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Cherepovets

Tourism

Memorial Museum of Vasili Vereshchagin

Mansion of the Galskiys

Cherepovets is an industrial centre in northwestern Russia. The city lies on the right bank of the Sheksna River where it flows into the Rybinsk Reservoir of the Volga River. The city's iron and steel plant Severstal is the biggest producer of rolled stock in Russia. Shipbuilding, fertilizer production, and timber working are also important. Strategically located at the intersection of major Volga-Baltic waterway, West-East railroads, gas pipelines and between two Russian federal cities - Moscow and St. Petersburg, Cherepovets is considered an ideal place for natural resource-consuming industries. However, the city is also noted for its architectural monuments and works of art.

The history begins with a monastery on the hills by the banks of the Sheksna River founded in 1360 by two monks - Afanasiy and Feodosiy. Some centuries later, it developed into a center of trade, manufacture and transportation. It was given the official town status in 1777 by the order of Empress Catherine II. Milutin's mayorship (1861-1907) led to the rapid expansion of the city. Educational institutions sprouted up everywhere. The city achieved fame as "Russian Oxford".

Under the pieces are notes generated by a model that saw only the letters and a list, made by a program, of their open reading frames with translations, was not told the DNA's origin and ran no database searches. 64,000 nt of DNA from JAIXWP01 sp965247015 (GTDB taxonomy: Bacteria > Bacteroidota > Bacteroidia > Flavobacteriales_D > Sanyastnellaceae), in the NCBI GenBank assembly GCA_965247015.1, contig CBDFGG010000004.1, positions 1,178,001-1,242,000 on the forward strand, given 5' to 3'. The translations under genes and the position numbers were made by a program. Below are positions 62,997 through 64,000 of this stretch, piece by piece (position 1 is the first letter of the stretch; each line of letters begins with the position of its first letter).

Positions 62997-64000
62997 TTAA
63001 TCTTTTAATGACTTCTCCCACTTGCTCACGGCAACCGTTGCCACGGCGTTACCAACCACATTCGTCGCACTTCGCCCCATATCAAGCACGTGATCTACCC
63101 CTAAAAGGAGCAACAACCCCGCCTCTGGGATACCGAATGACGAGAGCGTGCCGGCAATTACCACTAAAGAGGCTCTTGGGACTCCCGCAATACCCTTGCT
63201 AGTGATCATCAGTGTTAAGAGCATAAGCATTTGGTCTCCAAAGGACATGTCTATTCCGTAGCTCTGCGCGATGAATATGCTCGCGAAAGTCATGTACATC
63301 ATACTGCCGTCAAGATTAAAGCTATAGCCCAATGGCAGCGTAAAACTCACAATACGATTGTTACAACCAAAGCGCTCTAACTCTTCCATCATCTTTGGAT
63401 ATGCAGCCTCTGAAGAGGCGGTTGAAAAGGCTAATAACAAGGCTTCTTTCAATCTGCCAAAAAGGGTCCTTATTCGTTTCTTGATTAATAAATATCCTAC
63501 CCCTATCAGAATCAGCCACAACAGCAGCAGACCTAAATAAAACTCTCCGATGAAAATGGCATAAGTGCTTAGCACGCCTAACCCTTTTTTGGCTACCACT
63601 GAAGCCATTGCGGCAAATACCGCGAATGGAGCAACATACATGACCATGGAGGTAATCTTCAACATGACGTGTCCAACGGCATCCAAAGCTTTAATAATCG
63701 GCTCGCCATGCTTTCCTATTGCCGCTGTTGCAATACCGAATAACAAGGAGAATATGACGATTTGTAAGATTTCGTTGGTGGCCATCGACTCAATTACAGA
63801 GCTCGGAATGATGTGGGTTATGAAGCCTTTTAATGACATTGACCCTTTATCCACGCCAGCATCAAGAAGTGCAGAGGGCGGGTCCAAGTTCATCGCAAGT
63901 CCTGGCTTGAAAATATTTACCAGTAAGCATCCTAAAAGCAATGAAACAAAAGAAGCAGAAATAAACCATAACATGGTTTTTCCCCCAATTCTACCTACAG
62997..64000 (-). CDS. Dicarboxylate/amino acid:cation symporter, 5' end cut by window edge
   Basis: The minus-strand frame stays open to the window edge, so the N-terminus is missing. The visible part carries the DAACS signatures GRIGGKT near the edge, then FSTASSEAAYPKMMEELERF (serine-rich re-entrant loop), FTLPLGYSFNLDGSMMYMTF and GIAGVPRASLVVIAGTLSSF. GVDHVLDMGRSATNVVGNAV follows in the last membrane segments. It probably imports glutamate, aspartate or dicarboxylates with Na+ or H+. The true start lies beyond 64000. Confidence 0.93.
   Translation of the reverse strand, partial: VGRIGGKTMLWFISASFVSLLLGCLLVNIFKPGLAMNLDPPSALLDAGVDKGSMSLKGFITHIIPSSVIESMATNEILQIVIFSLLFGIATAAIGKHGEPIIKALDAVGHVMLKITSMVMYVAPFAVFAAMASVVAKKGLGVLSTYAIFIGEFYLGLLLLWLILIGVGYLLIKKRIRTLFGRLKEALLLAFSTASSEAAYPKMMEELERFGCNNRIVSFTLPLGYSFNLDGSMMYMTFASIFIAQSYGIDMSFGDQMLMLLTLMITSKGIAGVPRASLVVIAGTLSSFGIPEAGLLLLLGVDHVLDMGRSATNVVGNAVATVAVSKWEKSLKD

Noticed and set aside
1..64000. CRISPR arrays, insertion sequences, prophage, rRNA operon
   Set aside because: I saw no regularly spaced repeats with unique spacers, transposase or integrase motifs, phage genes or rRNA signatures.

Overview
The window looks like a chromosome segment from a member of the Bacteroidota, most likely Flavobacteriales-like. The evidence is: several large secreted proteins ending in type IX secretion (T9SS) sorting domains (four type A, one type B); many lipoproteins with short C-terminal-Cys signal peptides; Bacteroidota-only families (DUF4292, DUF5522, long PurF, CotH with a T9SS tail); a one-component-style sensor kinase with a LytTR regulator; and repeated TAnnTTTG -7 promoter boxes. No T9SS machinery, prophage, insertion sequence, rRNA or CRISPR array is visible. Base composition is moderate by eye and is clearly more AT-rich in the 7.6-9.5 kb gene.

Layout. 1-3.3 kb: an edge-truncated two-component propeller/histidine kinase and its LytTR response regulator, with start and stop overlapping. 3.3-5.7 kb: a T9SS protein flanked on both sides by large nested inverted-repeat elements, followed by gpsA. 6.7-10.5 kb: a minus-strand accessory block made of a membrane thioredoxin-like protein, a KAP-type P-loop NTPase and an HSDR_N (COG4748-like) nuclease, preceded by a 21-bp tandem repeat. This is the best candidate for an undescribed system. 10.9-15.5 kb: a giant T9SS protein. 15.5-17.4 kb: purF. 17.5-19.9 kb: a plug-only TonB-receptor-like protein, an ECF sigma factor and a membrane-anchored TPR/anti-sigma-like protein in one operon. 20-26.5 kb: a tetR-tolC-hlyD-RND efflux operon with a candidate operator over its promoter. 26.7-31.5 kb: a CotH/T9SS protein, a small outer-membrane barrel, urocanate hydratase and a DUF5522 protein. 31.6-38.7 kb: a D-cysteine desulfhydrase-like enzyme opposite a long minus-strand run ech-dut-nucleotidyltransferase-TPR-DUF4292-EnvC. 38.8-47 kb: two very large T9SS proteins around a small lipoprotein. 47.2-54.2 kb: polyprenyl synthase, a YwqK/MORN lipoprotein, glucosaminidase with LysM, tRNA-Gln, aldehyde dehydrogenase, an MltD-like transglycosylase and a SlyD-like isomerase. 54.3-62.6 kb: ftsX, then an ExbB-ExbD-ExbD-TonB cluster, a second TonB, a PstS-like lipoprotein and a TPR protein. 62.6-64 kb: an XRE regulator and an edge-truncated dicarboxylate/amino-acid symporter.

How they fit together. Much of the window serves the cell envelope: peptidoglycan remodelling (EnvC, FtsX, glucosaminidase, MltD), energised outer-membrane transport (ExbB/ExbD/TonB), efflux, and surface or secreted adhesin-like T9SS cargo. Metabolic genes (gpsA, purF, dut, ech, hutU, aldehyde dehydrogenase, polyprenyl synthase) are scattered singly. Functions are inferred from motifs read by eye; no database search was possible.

The Mariinskaya water system connecting the Baltic Sea and the Volga was put into action in 1810. It gave boost to economic and cultural development of Cherepovets. In summer marine propulsion in the Mariinskaya system was large here. Cherepovets was enjoying great prosperity. Since that time facing brick was the most common building style in the city. The cathedrals, churches and mansions of the city which survived in its original form witness the thriving city.

Beyond the monuments, Cherepovets' history is also the story of many exceptional men and women. The great battle-painter Vasili Vereshchagin (1842 - 1904) who was born in Cherepovets made a tangible contribution to the Russian art. He was the first Russian artist to be widely recognized abroad. Princess Yekaterina Dashkova was sent into a brief exile in Cherepovets. The poet Igor Severyanin (1887-1941) and the pilot Valery Chkalov lived in the city.